Chuhai vs Sour: Japanese Alcoholic Drinks
“Chuhai (酎ハイ, チュウハイ)” and “Sour (サワー)” are both varieties of alcoholic drinks that can be seen in “Izakaya (居酒屋)”, a Japanese pub that serves a wide range of dishes and beverages.
Chuhai and Sour are actually very similar things. Some Izakaya restaurants call it Chuhai, whereas others call the same drink Sour.
Chuhai vs Sour: Japanese Alcoholic Beverages
I wondered how exactly these differ from each other and wanted to spot the difference. And I actually did!
So today, for people who have the same question as I had, I will share the result of my research.
What is Chuhai (チューハイ)?
Chuhai is a portmanteau of shochu and highball, but there is no clear definition of it.
In general, Chuhai refers to a drink made from colorless and unscented sprits, such as shochu and vodka, with fruit juice or the like added, which is diluted with carbonated water.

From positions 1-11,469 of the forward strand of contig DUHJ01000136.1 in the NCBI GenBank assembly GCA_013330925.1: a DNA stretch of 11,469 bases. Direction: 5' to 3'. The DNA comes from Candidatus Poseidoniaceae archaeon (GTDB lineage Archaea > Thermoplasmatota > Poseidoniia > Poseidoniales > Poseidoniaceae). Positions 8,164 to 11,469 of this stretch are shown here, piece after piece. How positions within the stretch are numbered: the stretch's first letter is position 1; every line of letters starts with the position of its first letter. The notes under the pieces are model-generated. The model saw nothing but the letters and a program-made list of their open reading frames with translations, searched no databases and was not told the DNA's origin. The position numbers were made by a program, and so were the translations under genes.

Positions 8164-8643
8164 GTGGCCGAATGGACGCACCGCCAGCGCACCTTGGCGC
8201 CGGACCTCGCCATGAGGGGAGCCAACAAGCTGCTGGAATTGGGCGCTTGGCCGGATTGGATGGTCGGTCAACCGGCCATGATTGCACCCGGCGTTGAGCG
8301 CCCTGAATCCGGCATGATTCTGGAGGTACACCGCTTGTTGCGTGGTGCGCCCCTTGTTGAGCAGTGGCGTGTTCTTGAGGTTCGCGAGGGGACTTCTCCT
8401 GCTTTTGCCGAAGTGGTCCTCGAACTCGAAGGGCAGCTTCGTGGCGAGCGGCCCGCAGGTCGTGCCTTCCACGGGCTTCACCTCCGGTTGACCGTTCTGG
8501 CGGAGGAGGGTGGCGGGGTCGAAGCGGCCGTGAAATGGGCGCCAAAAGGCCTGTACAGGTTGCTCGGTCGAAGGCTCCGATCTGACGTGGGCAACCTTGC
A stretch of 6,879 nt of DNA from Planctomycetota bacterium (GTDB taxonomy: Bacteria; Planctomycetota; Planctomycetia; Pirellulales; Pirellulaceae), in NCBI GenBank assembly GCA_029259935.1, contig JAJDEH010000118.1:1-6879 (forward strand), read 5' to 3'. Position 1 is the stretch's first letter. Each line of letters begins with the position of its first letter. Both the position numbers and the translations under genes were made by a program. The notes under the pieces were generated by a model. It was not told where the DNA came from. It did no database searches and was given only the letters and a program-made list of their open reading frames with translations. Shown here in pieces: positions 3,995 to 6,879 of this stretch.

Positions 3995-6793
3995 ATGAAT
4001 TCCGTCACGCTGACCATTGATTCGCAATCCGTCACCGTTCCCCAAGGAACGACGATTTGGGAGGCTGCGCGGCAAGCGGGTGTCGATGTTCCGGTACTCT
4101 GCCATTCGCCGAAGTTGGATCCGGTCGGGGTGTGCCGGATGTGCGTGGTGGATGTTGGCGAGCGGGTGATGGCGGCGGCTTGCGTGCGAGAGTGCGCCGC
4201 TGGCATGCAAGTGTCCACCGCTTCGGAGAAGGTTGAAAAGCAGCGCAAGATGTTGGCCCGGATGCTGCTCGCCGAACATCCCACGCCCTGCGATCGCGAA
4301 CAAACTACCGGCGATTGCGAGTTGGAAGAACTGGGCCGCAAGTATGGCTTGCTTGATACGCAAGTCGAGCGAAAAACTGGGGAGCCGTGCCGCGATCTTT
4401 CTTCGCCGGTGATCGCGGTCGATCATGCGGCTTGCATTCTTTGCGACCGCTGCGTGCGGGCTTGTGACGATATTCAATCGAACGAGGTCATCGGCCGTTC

But as you may know, in recent years, Chuhai can also be made with non-carbonated soft drinks such as green tea.
What is Sour (サワー)?
The origin of the Japanese drink name “Sour (サワー)” literally comes from the English word “sour”.
The base of the beverage Sour is also a spirit or liquor (mostly shochu), to which sweet stuff (such as sugar) and sour fruit juice (such as citrus and berries) are added.
The cocktail is diluted with soda or sparkling water, which is generally called Sour. (So Lemon Chuhai can also be called Lemon Sour.)
But as with Chuhai, the definition of Sour is vague, and it can also be made with non-carbonated drinks such as calpis.